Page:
The 6 or 8-credit-point sequences consist of two units at level one, HPS111 and HPS121; two or three units at level 2, selected from HPS201, HPS202, HPS203, HPS204, HPS206, HPS207 and HPS226; and two or three units at level 3, selected from HPS301, HPS302, HPS304, HPS307, HPS308, HPS310, HPS325, HPS327, HPS328 and HPS395. Students wishing to take alternative psychology units must seek approval from the School of Psychology .
For details of the campus on which the unit is offered, please refer to the Unit Descriptions section of the Handbook. Cloud (online) students may apply to enrol in campus units. The fourth-year programs, however, are only available in campus mode. Students studying in both campus and cloud (online) modes may apply for entry to either the Honours or Graduate Diploma of Psychology programs.
Fees and charges
All Commonwealth Supported Place (CSP), fee paying undergraduate and pre-2016 commencing students
Your course tuition fees are calculated based on the units you study. Please refer to the Pre 2016 Unit Fee Cost in the Unit Search.
2016 commencing International and full fee paying postgraduate domestic students
Your course tuition fees are calculated based on the course you study. The following rates apply:
|Commonwealth Supported Place (indicative)*||Domestic Fee Paying||International Fee Paying|
The rates shown are based on 1 Equivalent Full Time Study Load (EFTSL) or 8 credit points. If your study load for the year is less than or more than 1 EFTSL your fees will be adjusted accordingly. Each unit you study has an EFTSL value. You can multiple the course price by the EFSTL value of all units you are enrolled in to determine the unit price.
* The Commonwealth Supported Place (CSP) course rates shown are indicative course fees. CSP fees are indicative because they are calculated based on your unit selection. They should be used as a guide only. The 2016 CSP course fees may change if the Commonwealth Government's proposed fee deregulation and reforms legislation is passed.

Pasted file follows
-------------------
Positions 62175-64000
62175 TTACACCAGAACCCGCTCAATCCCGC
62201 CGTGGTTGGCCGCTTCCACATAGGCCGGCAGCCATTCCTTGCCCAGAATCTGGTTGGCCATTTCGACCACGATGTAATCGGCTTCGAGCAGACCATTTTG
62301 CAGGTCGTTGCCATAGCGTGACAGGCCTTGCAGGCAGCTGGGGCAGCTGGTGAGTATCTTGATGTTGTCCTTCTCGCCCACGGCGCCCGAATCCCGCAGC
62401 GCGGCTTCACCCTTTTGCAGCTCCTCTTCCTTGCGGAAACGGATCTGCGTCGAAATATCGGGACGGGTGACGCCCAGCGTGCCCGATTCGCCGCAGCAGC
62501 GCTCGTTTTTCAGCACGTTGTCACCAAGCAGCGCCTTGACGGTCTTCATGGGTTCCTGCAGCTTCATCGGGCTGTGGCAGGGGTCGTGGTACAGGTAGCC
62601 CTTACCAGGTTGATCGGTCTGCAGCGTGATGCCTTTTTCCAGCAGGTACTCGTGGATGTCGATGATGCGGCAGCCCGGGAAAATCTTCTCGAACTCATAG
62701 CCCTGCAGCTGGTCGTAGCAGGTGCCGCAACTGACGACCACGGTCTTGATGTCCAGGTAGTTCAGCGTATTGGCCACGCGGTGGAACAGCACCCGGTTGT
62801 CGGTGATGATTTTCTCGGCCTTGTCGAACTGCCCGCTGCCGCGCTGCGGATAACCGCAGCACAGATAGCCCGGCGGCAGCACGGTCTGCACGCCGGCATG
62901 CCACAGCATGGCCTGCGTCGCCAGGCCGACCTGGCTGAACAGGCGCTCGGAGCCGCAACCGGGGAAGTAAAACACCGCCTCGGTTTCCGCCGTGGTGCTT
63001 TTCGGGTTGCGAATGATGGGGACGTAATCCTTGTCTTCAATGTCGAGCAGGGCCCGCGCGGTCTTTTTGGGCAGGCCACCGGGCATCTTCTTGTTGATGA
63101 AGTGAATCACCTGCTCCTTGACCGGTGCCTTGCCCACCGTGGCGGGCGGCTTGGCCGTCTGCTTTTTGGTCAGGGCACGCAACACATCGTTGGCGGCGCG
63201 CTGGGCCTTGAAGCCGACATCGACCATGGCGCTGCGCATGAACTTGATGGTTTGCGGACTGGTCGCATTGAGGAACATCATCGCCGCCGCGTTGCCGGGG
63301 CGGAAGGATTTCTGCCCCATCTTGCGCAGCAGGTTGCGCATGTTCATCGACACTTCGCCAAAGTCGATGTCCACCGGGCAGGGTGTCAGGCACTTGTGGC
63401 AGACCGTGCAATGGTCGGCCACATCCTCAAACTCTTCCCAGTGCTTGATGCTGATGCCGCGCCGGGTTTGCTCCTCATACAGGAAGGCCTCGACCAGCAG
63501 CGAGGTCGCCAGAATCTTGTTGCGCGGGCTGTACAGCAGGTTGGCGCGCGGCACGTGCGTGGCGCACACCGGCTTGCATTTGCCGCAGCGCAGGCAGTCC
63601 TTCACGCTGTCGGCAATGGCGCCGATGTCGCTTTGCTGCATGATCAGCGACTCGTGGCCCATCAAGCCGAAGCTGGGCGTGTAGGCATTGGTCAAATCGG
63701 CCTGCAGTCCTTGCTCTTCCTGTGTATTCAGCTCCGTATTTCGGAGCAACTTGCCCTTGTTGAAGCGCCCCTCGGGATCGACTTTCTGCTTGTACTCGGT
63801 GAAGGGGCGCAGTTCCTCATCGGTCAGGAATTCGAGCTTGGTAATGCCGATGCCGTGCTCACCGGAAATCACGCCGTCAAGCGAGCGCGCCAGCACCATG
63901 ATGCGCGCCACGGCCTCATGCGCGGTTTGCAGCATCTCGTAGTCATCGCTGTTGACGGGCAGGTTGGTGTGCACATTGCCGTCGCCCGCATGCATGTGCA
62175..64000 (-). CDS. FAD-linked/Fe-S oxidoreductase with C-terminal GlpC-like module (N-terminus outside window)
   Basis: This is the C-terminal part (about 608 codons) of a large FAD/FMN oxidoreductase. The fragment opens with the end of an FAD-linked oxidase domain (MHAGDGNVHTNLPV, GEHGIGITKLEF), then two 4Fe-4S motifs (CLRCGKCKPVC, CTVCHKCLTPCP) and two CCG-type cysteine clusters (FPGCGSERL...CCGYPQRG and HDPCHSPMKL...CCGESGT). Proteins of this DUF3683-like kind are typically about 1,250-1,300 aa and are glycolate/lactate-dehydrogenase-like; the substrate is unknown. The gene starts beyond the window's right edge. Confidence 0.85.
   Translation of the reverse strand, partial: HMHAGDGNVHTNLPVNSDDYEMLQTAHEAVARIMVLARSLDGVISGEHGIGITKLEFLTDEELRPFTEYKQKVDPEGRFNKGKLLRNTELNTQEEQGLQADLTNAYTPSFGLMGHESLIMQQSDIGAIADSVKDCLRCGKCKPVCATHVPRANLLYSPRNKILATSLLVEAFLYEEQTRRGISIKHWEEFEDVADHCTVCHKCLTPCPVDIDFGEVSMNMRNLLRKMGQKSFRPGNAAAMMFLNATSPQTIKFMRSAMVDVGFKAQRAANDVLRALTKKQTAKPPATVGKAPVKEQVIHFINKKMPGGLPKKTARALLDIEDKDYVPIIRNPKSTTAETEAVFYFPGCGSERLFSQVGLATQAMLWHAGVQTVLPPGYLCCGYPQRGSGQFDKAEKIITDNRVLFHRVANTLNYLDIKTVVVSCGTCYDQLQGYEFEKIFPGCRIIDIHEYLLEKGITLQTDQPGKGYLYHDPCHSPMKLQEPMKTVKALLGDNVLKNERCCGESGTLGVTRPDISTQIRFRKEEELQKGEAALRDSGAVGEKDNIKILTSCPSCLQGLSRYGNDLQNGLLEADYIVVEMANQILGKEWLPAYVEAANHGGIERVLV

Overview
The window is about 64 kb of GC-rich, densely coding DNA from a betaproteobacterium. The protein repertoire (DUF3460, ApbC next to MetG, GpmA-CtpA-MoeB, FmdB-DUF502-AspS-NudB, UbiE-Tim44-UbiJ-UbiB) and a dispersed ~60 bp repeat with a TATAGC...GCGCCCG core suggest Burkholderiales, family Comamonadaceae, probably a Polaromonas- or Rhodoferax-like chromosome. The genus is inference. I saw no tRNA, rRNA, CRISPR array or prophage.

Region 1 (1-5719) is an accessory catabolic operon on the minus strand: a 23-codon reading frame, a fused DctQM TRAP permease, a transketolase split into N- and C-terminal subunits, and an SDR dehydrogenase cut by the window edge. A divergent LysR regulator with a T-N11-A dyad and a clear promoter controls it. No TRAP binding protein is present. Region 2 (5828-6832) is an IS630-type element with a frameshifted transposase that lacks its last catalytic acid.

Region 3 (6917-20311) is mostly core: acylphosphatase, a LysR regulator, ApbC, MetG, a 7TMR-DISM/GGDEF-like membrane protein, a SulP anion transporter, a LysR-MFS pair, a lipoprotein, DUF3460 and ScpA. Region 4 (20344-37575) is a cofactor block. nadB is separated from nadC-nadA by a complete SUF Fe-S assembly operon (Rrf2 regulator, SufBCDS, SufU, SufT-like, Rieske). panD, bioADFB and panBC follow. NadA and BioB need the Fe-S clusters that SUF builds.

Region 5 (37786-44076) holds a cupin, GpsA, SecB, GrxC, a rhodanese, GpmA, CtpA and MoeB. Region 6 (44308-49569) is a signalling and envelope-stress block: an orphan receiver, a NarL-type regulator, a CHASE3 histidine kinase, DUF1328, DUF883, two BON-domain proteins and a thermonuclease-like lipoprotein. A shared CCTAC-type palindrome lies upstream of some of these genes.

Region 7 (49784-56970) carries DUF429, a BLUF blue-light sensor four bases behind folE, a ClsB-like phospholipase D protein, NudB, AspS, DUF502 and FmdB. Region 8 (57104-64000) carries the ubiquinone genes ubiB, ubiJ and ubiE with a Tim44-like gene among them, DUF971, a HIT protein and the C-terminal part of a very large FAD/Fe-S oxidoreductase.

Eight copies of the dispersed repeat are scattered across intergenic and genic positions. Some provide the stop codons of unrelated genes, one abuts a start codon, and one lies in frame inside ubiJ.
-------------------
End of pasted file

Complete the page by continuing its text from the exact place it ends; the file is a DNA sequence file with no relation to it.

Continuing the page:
The Bachelor of Psychological Science consists of 24 credit points, of which at least 12 must be Psychology (i.e., ‘HPS’) units.
At level 1, two Psychology units, HPS111 and HPS121, and three foundation health units, HBS107, HPS104 and HBS110, are compulsory.
At level 2, HPS201, HPS202, HPS203 and HPS204 are compulsory.
At level 3, HPS301, HPS307, HPS308 and HPS310 are compulsory, and an additional two level 3 HPS electives or one level 3 HPS and 1 level-3 HXX and one level 2 or level 3 HPS elective must also be completed.
In summary, Bachelor of Psychological Science students must complete two Psychology (HPS) units at level 1, four at level 2, six at level 3 and one at level 2 or level 3.
No more than 10 credit points may be taken at level 1 and students must complete a minimum of 7 credit points at each level. A maximum of 8 credit points (electives) may be taken outside the Faculty of Health.
Students may choose to accelerate their progress through the course by selecting from the following units that are normally offered in Trimester 3: HBS110, HBS107, HPS104, HPS111, HPS121, HPS201, HPS202, HPS203, HPS204, HPS205, HPS206, HPS301, HPS307, HPS308 and HPS310.
Following completion of the Bachelor of Psychological Science students intending to become psychologists must successfully apply for and complete a level-4 Honours year or the level-4 Graduate Diploma of Psychology.
|HPS111||Psychology A: Fundamentals of Human Behaviour|
|HPS104||Foundations of Psychological Science|
plus one level 1 elective unit
|HPS121||Psychology B: Individual and Social Development|
plus two level 1 elective units
|HPS203||The Human Mind|
|HPS204||Human Social Behaviour|
plus two level 2 elective units
|HPS201||Research Methods in Psychology A|
|HPS202||Child and Adolescent Development|
plus one level 2 or level 3 HPS psychology elective unit AND one level 2 elective unit
|HPS301||Research Methods in Psychology B|
|HPS310||Brain, Biology and Behaviour|
plus one level 3 HPS psychology elective unit and one level 3 elective unit
plus one level 3 HPS psychology elective unit OR one level 3 health elective unit
one level 3 elective unit
Three of the 11 elective units must be chosen from the psychology units listed below - one from level 2 or level 3 and two from level 3.
|HPS207||Preparing for Employment|
|HPS302||Pathways Through Adulthood|
|HPS327||Research Methods Capstone|
|HPS206||Psychology in the Criminal Justice System|
|HPS304||The Social Psychology of Relationships|
|HPS328||Transitioning to Work|
The remaining eight electives may include other psychology units such as:
|HPY210||Coaching and Counselling Individuals for Behaviour Change|
|HPY310||Coaching and Counselling Groups for Behaviour Change|
students may choose to take complementary studies in other disciplines.